Several months ago a reader asked a question about how I made the wheat shown in an image. I missed finding that question but it has come up before so this will serve as a generic answer.
First, I have made the wheat motif several different ways at different scales. The stock material has ranged from 12 gauge black annealed wire up to 9/16” round. For most of my small wheat sculptures I use 1/4” round rod.
Secondly, I have made wheat in a lot of different ways but I’ll show the most common one which I call the three-fold twist method.
The diameter of stock used will have a great influence on the numbers of spikelets (seeds) in the finished head. This link shows a head with a total of 18 spikelets.
The ones I make usually have 16-18. The length of stock cut will determine how many twists can be made from that size material. For 1/4” round I’ll figure about 4.5” to 5.5” x four to get the workpiece length. If you don’t want the heads to come out exactly the same vary the length a bit.
I cut my blanks cold with a hack in the hydraulic press so the ends are tapered. As a rule I’ll probably cut enough to make about 20 heads on a single production run. A center finder rule is used and I mark the center point with a presto pen. I heat the center point and bend it 180º and hammer it shut. Incidentally, I use the torch for most of this entire project when using small stock. Note, the images I’m using were taken on different runs so there is some inconsistency in them.
I’ll quickly make a simple bending jig to accommodate the size and length stock being worked to make things go fast. This facilitates making the second bends of the folding process.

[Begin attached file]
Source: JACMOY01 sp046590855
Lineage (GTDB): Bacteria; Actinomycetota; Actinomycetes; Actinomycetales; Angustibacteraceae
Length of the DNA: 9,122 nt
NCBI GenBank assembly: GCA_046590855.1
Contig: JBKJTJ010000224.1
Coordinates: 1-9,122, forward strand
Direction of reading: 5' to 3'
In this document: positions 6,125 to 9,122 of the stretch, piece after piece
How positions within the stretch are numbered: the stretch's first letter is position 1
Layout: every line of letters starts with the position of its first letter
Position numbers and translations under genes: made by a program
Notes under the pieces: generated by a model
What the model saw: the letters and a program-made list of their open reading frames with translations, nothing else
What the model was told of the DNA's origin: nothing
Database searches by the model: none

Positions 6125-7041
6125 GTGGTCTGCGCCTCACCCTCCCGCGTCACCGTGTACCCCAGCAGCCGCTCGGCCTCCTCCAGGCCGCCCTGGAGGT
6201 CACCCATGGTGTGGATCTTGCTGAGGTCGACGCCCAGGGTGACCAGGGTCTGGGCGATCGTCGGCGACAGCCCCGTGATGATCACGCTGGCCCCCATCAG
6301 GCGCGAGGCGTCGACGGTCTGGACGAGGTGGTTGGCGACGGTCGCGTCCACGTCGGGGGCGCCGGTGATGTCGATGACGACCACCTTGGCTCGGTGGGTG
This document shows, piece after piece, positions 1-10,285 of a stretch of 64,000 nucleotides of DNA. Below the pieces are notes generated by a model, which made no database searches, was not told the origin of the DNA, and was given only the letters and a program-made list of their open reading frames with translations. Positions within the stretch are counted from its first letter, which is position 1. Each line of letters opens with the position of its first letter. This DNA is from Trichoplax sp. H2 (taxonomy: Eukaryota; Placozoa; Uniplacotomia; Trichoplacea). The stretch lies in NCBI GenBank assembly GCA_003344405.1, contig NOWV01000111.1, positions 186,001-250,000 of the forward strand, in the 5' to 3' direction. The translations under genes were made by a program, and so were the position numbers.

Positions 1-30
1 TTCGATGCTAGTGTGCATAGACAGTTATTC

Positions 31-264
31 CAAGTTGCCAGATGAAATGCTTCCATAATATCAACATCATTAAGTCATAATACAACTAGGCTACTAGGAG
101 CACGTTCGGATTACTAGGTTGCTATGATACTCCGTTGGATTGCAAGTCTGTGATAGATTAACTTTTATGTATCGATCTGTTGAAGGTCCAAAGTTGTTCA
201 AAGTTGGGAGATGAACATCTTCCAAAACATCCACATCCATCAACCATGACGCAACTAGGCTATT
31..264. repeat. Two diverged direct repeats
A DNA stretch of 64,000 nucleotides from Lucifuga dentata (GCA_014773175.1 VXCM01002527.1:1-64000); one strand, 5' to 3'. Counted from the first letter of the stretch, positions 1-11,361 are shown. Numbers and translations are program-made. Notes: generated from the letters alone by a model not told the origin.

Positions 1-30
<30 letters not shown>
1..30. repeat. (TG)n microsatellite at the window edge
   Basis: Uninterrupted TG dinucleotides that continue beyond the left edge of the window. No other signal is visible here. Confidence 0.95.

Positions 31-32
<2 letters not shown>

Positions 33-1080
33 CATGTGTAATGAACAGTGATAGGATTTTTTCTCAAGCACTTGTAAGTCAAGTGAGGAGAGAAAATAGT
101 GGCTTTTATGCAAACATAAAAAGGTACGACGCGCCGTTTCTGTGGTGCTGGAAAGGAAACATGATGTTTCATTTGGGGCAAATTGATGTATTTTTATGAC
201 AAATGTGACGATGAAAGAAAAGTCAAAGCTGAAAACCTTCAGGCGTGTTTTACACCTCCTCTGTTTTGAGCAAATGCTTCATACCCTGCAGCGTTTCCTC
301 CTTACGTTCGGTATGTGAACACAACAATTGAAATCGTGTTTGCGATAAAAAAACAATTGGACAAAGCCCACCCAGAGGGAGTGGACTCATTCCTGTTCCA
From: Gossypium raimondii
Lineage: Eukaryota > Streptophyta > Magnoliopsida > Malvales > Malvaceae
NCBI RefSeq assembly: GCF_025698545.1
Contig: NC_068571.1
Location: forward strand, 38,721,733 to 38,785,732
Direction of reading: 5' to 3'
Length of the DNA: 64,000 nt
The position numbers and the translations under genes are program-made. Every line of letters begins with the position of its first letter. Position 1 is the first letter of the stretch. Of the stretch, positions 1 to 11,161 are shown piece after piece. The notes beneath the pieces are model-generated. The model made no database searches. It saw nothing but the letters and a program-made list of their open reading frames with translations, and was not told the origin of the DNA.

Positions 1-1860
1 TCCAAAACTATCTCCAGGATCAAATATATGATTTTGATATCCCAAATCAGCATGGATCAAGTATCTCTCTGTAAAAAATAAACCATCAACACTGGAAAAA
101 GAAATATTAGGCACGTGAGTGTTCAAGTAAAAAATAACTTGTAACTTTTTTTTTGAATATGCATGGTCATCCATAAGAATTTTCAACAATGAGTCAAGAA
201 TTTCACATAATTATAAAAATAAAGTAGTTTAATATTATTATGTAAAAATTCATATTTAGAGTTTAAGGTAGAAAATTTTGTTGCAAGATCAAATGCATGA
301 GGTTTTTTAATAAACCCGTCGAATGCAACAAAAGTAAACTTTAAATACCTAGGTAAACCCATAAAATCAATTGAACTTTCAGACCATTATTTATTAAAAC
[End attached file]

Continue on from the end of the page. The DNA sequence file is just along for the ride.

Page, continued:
|Approximately 24" of 1/4" round and bent 180º at center is placed in the second-bend jig. This illustration could be misleading as the stem is not ordinarily added until the folds are completed.|
|The three-fold blank ready to add stem.|
Next, I weld the stem to use as a handle. Sometimes I weld it on the closed loop end and sometimes on the other depending on how I want the finished top of the head to look. The closed loop free is usual. In any case the original rod ends must be tacked to their partner to twist properly.
|A stem has been welded to capture all four segments.|
|The second-bend jig and the custom socket wrenches.|
The stem end is clamped in the vise and with torch heat the right hand loop is twisted counter clockwise and the left side clockwise. Usually I work back and forth keeping the twists evenly paired. In an actual seed head the kernels alternate and that can be accomplished by bending the pairs sideways a bit to get a mirror image out of register. I made a simple socket wrench to make the twist easy.
|Twisting with torch heat and keeping twist evenly aligned.|
I make sure the twist pairs close tightly against each other by clamping face-side-down in the vise. The face side is the one with the kernels pointing up and out.
|Face side before and after twisting.|
I add a length of filler metal such as a nail or 10 gauge black annealed wire or a piece of 3/16” rod. Anything that will mostly fill the center gap will work. The goal is to tie the two twist pieces together, prevent MIG splatter from going through to the face side, and add a little center mass.
|Clamped in vise back-side-up with filler metal in the center valley.|
|Filler metal welded to "kernles."|
When all the pieces reach this state it is time for the coal forge. The head is heated and swaged in hydraulic press in a die made for the appropriate stock.
|Press swage die for 1/4" round stock wheat.|
Next I’ll hand forge the taper of the top and texture it with a handled chisel under the treadle hammer, or on a die in the forging press or on another die in the power hammer.
|Tapered top end ready for texturing.|
The leaves are usually forged on a power hammer combination forming and texturing die with 1/4” square stock run through on-the-diamond. I usually work about 30” pieces then hack it into approximately 6” lengths. The finished pieces are run through the tumbler, assembled, brass brushed and coated.
I’ve probably sold more of this botanical motif than any of the other ones I make. This is hard red winter wheat country.